Seismic safe buildings have special features incorporated into them, like tension ties, shear walls, base isolators, cross braces, and dampers. Many buildings in earthquake-prone areas have one or more of these features. Though these characteristics save lives and reduce the damage done, there are drawbacks. The seismic-safe technology is expensive and they can limit the amount of usable space within the building.
After some research through Google, I learned a bit more about building safer structures. Isolation bearings prevent the structure from leaning to any side. Using isolation bearings can also direct the seismic energy back into the ground, rather than straight up and through the building. Cross braces hold the structure up straight and prevent the building from having a break within it. The cross braces also safely direct the seismic energy through the building. This doesn't eliminate the damage completely, but it does greatly reduce the damage.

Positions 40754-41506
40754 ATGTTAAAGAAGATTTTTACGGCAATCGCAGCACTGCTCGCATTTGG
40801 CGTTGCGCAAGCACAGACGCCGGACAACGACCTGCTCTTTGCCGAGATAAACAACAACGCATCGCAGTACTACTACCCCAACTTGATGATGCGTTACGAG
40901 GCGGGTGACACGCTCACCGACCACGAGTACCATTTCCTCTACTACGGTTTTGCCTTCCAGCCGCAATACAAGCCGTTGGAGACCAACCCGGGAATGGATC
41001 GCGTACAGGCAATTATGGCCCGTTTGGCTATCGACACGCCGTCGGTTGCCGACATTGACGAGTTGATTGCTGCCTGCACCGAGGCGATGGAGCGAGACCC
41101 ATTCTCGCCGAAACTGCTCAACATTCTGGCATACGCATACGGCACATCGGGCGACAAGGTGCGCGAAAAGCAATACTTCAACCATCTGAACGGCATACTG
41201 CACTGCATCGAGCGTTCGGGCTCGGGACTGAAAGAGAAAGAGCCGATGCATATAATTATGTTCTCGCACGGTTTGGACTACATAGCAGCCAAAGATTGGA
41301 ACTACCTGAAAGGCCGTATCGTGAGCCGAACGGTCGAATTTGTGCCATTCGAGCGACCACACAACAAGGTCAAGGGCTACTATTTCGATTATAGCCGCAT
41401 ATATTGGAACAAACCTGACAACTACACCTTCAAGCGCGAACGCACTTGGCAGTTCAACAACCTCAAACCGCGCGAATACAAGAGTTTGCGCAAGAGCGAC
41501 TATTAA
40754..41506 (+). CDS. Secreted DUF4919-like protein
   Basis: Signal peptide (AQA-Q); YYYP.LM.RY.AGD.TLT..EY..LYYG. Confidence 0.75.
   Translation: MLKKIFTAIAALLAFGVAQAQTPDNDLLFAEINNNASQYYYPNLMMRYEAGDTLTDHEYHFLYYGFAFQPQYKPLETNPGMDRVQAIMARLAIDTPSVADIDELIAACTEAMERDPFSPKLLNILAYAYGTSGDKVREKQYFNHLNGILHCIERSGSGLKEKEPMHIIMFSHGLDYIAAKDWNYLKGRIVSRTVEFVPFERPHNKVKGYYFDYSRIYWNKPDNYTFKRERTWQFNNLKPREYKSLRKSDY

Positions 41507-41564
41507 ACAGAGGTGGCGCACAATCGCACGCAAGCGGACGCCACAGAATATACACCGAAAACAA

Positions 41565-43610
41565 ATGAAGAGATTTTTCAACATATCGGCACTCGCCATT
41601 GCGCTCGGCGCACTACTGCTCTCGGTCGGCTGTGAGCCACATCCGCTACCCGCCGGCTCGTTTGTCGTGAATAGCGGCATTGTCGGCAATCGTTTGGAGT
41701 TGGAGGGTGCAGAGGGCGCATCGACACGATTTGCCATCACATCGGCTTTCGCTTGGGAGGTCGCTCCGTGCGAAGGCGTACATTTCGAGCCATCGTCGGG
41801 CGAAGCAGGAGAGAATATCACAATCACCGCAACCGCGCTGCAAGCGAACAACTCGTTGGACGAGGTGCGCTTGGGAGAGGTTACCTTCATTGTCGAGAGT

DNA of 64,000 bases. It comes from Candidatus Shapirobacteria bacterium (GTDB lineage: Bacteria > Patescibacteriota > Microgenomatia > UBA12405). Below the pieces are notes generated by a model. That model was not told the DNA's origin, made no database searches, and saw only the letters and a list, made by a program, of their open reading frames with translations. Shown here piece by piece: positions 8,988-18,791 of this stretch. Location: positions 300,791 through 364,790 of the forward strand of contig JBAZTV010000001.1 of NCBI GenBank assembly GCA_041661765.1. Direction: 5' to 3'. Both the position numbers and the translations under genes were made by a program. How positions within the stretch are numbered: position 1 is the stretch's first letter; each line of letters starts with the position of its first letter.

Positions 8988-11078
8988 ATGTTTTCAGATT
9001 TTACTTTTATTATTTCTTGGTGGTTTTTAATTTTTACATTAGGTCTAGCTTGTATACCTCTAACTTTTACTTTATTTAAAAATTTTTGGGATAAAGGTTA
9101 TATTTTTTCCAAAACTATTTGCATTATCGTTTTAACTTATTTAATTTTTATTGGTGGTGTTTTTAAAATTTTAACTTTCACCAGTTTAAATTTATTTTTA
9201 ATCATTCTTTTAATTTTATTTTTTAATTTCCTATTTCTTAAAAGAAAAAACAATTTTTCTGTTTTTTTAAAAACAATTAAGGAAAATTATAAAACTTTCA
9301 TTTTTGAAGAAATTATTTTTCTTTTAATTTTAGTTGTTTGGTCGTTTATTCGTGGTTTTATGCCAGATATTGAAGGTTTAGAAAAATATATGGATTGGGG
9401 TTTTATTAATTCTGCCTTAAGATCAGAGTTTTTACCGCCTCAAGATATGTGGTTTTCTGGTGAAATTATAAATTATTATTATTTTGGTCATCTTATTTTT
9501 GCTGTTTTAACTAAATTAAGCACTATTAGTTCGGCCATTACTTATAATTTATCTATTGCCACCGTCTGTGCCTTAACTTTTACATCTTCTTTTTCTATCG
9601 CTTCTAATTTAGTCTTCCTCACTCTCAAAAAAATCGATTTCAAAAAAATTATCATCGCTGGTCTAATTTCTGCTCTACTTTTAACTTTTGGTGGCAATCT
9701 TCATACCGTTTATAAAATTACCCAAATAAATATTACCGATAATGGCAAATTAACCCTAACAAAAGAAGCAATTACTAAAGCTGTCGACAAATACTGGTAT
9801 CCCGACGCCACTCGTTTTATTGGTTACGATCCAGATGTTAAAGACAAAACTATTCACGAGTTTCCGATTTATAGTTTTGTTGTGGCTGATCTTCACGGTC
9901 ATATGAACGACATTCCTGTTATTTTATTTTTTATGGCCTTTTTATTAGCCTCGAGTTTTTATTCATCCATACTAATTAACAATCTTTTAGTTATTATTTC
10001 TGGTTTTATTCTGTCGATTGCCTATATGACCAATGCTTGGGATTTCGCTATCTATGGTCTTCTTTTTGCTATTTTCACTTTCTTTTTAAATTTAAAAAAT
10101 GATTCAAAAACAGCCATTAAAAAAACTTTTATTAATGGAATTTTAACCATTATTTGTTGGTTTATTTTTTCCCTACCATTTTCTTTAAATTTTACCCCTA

Now, on to ideas for a class lab we'll be doing! Seismic-safe buildings need to have a strong base structure, so using multiple thick columns down the middle of the structure, as well as on the four corners, would be intelligent. Supports on all sides of the building can help enforce the strength into the central section. Using marshmallows and tape can work as the grounding base of the building to keep it grounded, but not vulnerable to collapsing upon itself. Using lots of tape and marshmallows, we can also create joints that will hold the structure up well. The main thing to for us on with our structure would be its durability and strength. This will lead us to a lesser chance of the building collapsing. Like written on the board in the classroom, I think that chopsticks could be very useful in the structures success.